Comparison of two different methodologies for correcting refraction in vertical angles

Abstract

The term atmospheric or geodetic refraction is the main factor that needed to be known in order to correct the vertical angles in high-precision geodetic applications. This term is found in the relevant surveying literature as mean to describe the alteration in the direction of the light curve as it propagates through the different layers of the lower part of the Earth’s atmosphere in the frame of standard surveying applications. So, what are the new things that the new article deals with? First substantial add is the analysis of the adjustment results of three more 3D geodetic networks with the TG method (totally, four 3D geodetic networks) in the TT1 tunnel at CERN as well as the comparisons of these results with the HLS measurements. However, the main task of this research work is the processing of the same geodetic data with the trigonometrical levelling network adjustment method (TLNA method) in order to detect and eliminate the effect of the refraction in the zenith angle measurements. A significant part of this research work after the result analysis is the comparison of the effectiveness of these two methods. Finally, after the analysis of the results of the two methodologies is proven that the TG method is more adequate than the TLNA method for such accurate measurements. With the TG method, the maximum difference between the nominal height differences of HLSystems and the calculated height differences after the 3D network adjustments with the corrected zenith angles is very promising and approaches the value of 50 μm.

This is a preview of subscription content, access via your institution.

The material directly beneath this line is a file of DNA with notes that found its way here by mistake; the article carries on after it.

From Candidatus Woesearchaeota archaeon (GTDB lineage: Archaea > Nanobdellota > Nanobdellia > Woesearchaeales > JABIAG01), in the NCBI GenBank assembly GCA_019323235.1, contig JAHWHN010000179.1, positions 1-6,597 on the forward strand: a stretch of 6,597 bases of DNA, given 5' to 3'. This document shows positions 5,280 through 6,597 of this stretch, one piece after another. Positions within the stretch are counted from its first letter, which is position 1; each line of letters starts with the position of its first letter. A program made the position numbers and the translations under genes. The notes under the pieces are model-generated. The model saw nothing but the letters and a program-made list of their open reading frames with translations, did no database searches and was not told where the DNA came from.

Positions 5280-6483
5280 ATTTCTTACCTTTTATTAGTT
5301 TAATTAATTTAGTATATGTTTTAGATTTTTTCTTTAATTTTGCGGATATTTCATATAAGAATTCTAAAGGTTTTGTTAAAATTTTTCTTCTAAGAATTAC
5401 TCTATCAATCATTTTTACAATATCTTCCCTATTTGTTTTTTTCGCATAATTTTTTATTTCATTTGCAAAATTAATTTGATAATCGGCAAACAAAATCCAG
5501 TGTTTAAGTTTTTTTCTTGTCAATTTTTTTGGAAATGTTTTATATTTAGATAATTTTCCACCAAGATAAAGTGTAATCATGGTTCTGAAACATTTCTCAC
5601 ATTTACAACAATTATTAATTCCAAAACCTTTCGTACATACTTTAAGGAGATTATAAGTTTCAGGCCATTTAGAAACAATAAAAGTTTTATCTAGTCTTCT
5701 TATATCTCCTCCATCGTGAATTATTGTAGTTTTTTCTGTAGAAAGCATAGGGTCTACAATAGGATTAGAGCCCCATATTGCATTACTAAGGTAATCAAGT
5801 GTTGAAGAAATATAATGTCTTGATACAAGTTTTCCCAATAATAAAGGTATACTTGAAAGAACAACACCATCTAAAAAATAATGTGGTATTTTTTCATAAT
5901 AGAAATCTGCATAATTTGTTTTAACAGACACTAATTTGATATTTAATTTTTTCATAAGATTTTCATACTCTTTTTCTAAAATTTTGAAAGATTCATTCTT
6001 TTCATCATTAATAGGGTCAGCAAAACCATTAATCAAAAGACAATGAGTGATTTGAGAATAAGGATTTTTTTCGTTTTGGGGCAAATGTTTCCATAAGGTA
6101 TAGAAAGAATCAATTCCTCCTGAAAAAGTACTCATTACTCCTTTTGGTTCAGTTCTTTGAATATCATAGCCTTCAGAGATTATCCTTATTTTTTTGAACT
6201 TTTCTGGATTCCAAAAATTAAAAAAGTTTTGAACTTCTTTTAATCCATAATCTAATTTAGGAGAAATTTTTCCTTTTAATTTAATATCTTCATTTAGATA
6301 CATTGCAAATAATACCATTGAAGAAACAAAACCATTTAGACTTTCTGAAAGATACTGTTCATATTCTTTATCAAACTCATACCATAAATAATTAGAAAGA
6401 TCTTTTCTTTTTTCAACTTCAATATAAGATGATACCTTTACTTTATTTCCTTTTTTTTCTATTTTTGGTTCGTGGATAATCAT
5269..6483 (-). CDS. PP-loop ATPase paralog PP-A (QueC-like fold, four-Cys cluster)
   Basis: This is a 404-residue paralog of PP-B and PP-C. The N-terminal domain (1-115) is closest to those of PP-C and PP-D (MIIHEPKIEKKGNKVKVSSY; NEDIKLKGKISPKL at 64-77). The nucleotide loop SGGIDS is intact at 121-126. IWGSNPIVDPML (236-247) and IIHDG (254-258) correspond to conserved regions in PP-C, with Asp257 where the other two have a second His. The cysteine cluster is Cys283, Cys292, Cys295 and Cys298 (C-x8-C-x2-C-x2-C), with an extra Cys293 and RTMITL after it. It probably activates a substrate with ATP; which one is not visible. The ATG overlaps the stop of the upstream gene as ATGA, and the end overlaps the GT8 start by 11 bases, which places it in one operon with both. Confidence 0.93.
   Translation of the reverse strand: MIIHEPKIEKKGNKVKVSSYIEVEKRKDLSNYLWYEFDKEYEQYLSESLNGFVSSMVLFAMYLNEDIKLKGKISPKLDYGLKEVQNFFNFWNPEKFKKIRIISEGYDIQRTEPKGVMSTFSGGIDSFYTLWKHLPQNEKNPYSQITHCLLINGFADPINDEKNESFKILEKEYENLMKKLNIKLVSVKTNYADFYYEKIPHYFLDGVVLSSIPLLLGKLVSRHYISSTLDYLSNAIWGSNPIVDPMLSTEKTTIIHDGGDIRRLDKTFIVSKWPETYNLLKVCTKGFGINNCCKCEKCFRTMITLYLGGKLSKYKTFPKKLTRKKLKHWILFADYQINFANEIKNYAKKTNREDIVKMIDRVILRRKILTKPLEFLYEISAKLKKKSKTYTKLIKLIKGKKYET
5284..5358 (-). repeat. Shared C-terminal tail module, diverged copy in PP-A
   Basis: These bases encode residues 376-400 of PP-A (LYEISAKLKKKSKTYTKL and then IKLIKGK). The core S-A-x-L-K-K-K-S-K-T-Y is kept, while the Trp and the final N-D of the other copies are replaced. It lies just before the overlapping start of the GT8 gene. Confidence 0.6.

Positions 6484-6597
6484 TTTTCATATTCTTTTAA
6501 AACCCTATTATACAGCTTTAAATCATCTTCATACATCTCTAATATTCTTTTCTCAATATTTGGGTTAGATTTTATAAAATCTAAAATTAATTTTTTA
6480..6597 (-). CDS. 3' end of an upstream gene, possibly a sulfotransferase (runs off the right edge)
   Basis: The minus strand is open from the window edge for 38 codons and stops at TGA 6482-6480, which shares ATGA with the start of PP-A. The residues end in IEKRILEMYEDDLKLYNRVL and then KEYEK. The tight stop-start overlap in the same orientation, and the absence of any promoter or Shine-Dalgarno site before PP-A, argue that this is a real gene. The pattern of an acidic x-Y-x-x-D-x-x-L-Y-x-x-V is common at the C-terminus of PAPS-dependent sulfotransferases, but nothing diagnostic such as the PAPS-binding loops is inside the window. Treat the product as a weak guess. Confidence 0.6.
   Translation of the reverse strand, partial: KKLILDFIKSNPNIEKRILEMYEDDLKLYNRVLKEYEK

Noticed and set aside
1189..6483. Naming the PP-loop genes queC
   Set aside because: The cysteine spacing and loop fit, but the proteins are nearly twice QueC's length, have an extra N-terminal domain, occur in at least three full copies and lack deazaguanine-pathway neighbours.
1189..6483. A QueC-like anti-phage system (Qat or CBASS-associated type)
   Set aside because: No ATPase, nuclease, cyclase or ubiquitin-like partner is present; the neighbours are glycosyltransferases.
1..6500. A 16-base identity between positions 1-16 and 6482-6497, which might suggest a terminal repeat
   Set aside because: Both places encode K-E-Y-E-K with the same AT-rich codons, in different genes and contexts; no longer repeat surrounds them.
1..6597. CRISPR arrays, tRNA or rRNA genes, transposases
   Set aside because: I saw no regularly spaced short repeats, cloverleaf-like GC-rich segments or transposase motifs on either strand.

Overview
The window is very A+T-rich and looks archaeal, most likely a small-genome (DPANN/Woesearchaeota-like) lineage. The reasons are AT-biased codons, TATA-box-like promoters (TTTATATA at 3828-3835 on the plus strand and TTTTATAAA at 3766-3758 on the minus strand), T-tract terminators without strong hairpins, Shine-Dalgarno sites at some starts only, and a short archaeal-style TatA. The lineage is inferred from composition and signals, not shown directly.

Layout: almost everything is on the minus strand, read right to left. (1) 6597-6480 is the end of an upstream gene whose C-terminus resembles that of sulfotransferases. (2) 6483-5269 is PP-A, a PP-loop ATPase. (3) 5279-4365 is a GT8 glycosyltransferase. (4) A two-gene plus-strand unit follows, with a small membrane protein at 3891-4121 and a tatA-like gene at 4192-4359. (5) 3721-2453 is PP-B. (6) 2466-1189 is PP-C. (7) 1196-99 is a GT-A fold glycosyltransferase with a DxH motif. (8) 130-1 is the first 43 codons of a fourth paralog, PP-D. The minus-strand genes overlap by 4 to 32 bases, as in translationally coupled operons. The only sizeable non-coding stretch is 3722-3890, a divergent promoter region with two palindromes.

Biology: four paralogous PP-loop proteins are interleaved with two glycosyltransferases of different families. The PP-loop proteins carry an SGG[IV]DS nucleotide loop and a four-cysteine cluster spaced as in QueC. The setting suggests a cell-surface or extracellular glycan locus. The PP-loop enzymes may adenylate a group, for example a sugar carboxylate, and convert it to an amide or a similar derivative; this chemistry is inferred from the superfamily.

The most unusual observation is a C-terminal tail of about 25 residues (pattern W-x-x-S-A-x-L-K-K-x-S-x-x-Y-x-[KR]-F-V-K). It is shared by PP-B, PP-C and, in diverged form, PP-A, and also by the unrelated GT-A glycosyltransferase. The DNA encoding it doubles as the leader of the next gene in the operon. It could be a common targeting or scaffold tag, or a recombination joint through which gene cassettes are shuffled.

Fig. 1
Fig. 2
Fig. 3
Fig. 4
Fig. 5
Fig. 6
Fig. 7
Fig. 8
Fig. 9
Fig. 10
Fig. 11
Fig. 12

References

  1. Arabatzi O (2007) Investigation of the methodologies for the vertical position of a point in engineering projects - applications in Greece. Athens: Dissertation, National Technical University of Athens

  2. Bahnert G (1986) Refraction und Refruktiomkoeffient. (Vol. VT. Vol. 34)

  3. Baiocchi N, Barbarella M, D’Alessio MT, Lelo K, Troisi S (2016) The sundial of Augusts and its survey: unresolved issues and possible solutions. Acta Geod Geophys 51:527–540. https://doi.org/10.1007/s40328-015-0142-4

    Article  Google Scholar 

  4. Boerez J, Hinderer J, Rivera L, Jones M (2012) Analysis and modeling of the effect of tides on the hydrostatic levelling system at CERN. Surv Rev 44:256–264

    Article  Google Scholar 

  5. Bomford G (1952) Geodesy. London: Oxford University Press, Amen House

  6. Brunner F (1984) Modelling of atmospheric effects on terestrial geodetic measurements. In: Brunner FK (ed) Geodetik refraction, effects of electromagnetic wave propagation through the atmosphere. Springer Verlag, Berin, Heidelberg, New York, Tokio

    Google Scholar 

  7. Brunner F, Fraser C (1977) application of the atmospheric turbulent transfer model (TTM) for the reduction of microwave FDM (Vol. no. 27). Unisurv G. Austral J Geodesy Photogrammetry & Surveying

  8. Elmiger AW (1983) Dreidimensionale Berechnung von geodätischen Netzen: Methoden und Erfahrungen (Vol. Bericht Nr. 73). ETH Zurich

  9. Flach P (2000) Analysis of refraction influences in geodesy using image processing and turbulence models. Zurich

  10. Gottawald R (1985) Zur Genauigkeitssteigerung und Erstellung eines automatisierten Datenflusses beim trigonometrischen Nivellement mit kurzen Zielweiten (Vol. Nr. 37.). Aachen

  11. Hennes M, Dönicke R, Christ H (1999) Zur Bestimmung der temperaturgradienteninduzierten Richtungsverschwenkuni beim Tunnelvortrieb (Vol. VPK. 8/99)